Share This Article

Light on the Prairie: Solomon D. Butcher, Photographer of Nebraska’s Pioneer Days, by Nancy Plain, Bison Books/University of Nebraska Press, Lincoln, 2012, $16.95

Light on the Prairie earned author Nancy Plain her third Western Writers of America Spur Award for Western juvenile nonfiction. She won in 2008 for a profile of cowboy artist Charlie Russell and in 2010 for her story of Chief Joseph and the Nez Perce. This time around she introduces young readers to Nebraska pioneer photographer Solomon Butcher, and it’s clear from the opening sentences why Plain deserves the recognition of her peers and acclaim of young readers: “In the springtime of 1880, two white-topped wagons traveled, creaking and swaying, across the Nebraska prairie. ‘Prairie schooners,’ the wagons were called. They were like boats on a rolling sea—a sea made of earth and waves of grass.”

Plain is as deft an artist with words as her subject was with his bulky wooden box camera and glass-plate negatives. Though few people recognize Solomon Butcher by name, most are familiar with his images. Hardy pioneers pose proudly before their “soddies” (sod houses) with a yard full of furniture and prized possessions. A white cow floats above a soddie roof. Draft horses flank a quartet of stalwart sisters. Schoolgirls in braids arrive at school atop the family mules.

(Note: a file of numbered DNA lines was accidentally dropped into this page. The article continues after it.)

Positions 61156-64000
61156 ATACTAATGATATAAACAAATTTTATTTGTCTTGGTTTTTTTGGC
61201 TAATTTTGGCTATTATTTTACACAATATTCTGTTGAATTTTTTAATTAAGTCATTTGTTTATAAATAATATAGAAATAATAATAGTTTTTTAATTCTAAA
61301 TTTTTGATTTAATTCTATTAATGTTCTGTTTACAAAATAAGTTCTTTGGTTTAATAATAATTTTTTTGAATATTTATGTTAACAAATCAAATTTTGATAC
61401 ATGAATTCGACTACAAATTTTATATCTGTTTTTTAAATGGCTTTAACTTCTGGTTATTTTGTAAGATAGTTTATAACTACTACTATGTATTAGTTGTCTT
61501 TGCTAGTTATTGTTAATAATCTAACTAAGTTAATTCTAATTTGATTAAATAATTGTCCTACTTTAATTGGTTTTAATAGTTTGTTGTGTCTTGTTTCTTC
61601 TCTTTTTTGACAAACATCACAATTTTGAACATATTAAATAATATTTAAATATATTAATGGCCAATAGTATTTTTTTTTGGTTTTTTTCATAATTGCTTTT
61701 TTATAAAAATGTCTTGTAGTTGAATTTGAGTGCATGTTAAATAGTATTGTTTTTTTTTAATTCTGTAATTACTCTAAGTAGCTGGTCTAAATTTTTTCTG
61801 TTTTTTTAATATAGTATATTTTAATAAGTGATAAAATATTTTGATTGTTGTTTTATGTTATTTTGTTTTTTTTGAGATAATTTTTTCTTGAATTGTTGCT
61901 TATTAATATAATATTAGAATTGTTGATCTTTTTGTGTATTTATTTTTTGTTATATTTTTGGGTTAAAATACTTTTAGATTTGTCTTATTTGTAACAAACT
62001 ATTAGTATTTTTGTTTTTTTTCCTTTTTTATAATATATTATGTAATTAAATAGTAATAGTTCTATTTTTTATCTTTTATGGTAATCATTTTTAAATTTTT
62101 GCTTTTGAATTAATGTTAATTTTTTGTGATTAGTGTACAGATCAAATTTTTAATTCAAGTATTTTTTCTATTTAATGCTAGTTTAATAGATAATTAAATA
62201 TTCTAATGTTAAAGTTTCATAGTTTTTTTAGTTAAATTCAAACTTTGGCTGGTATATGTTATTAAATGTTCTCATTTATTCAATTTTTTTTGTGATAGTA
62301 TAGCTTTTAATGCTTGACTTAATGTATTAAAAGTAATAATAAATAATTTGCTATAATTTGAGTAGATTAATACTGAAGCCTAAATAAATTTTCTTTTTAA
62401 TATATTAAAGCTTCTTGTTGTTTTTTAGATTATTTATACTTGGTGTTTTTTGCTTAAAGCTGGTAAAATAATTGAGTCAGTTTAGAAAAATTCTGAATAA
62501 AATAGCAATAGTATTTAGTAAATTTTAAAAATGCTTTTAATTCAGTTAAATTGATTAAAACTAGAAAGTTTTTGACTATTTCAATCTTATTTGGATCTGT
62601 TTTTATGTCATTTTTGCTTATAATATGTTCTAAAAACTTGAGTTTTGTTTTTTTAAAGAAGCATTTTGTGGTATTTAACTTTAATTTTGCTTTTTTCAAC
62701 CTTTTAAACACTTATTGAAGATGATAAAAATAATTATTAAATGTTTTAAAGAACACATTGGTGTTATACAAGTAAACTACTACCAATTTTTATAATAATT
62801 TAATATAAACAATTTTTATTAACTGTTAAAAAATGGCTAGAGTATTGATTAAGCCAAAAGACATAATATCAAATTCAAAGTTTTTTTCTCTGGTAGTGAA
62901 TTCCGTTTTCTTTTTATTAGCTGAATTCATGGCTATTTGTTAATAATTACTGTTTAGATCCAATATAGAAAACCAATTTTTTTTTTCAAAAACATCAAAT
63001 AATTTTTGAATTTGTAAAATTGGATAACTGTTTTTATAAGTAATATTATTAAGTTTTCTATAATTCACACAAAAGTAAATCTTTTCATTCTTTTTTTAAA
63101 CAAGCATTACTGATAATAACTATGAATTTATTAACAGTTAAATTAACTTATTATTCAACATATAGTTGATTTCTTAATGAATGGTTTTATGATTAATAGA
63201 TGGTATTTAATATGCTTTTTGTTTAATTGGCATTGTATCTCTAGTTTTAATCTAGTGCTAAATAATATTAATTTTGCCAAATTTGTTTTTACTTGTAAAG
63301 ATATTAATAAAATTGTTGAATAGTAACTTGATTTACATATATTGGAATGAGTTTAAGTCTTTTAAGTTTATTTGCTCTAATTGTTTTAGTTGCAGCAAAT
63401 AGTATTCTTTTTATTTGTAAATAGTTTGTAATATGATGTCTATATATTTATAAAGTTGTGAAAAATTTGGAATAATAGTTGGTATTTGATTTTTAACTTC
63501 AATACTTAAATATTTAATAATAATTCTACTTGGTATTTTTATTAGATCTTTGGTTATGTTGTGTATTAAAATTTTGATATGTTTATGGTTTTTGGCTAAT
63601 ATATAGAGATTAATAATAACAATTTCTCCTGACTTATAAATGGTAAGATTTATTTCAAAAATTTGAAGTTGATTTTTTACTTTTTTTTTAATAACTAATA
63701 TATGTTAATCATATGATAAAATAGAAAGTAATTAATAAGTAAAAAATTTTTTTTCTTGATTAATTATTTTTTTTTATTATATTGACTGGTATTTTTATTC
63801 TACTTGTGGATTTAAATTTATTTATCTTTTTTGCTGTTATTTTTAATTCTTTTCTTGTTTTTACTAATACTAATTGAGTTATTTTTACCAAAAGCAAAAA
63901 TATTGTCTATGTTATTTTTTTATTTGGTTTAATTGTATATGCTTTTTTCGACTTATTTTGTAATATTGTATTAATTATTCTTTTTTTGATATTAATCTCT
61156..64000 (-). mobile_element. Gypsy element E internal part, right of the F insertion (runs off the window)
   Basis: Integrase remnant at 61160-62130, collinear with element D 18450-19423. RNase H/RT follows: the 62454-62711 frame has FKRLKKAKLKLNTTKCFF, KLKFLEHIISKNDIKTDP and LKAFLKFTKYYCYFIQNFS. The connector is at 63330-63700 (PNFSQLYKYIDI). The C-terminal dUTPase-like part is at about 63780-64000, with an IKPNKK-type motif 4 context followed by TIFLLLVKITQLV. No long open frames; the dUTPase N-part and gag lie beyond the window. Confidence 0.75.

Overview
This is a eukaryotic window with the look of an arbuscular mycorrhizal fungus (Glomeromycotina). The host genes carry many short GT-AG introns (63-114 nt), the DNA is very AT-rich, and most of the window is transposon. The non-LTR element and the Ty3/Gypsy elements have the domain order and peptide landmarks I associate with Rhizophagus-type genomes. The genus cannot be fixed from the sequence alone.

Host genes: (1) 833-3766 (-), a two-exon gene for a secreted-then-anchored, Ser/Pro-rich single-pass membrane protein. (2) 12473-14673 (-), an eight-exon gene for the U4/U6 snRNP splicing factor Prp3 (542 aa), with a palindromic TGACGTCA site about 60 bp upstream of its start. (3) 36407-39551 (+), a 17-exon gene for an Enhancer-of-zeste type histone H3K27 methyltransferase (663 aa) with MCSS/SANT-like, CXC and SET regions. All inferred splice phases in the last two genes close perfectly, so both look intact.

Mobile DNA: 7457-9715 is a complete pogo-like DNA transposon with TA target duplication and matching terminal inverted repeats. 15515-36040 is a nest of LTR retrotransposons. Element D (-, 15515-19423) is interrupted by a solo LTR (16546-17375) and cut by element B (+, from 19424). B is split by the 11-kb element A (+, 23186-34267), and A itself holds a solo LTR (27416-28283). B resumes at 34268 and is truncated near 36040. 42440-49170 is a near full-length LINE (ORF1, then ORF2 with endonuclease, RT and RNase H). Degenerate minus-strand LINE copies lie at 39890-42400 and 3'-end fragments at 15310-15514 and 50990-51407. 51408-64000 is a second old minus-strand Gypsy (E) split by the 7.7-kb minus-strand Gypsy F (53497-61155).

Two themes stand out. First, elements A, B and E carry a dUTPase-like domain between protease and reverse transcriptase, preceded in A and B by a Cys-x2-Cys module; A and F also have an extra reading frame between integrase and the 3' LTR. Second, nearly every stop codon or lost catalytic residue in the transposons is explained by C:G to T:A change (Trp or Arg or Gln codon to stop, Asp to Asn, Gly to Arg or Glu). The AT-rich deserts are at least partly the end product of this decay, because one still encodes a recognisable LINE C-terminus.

Virginia-born Butcher (1856–1927) rose with the tide of homesteaders that poured into Nebraska in the 1880s, lured by the promise of free land and self-sufficiency for those willing to put their hands to the plow. Butcher wasn’t willing, but he made a go of Nebraska life anyway, tilling homestead country for subjects for his camera and plowing the profits into his “history scheme,” a photographic and written record of pioneer life in Custer County. He’d make a book of his images and interviews, selling subscriptions to the future tome to fund even more images.

Like any life story, there were hurdles along the way—drought, crop failures, economic near-ruin, a devastating house fire. But when all was said and done, Butcher had 3,000 images and the nugget for his book Pioneer History of Custer County and Short Sketches of Early Days in Nebraska. While the book was a success, Butcher was not. Compelled to sell his entire collection of glass-plate negatives to the Nebraska State Historical Society for $1,000, he retreated into real estate and land speculation before moving to Colorado, where he later died.

Butcher’s collection survives as a testament to life on the hardscrabble Nebraska frontier. Light on the Prairie in turn showcases several dozen of the photographer’s most striking images, illumined by Plain’s insightful prose.

Now, about that cow on the roof…

Dave Lauterborn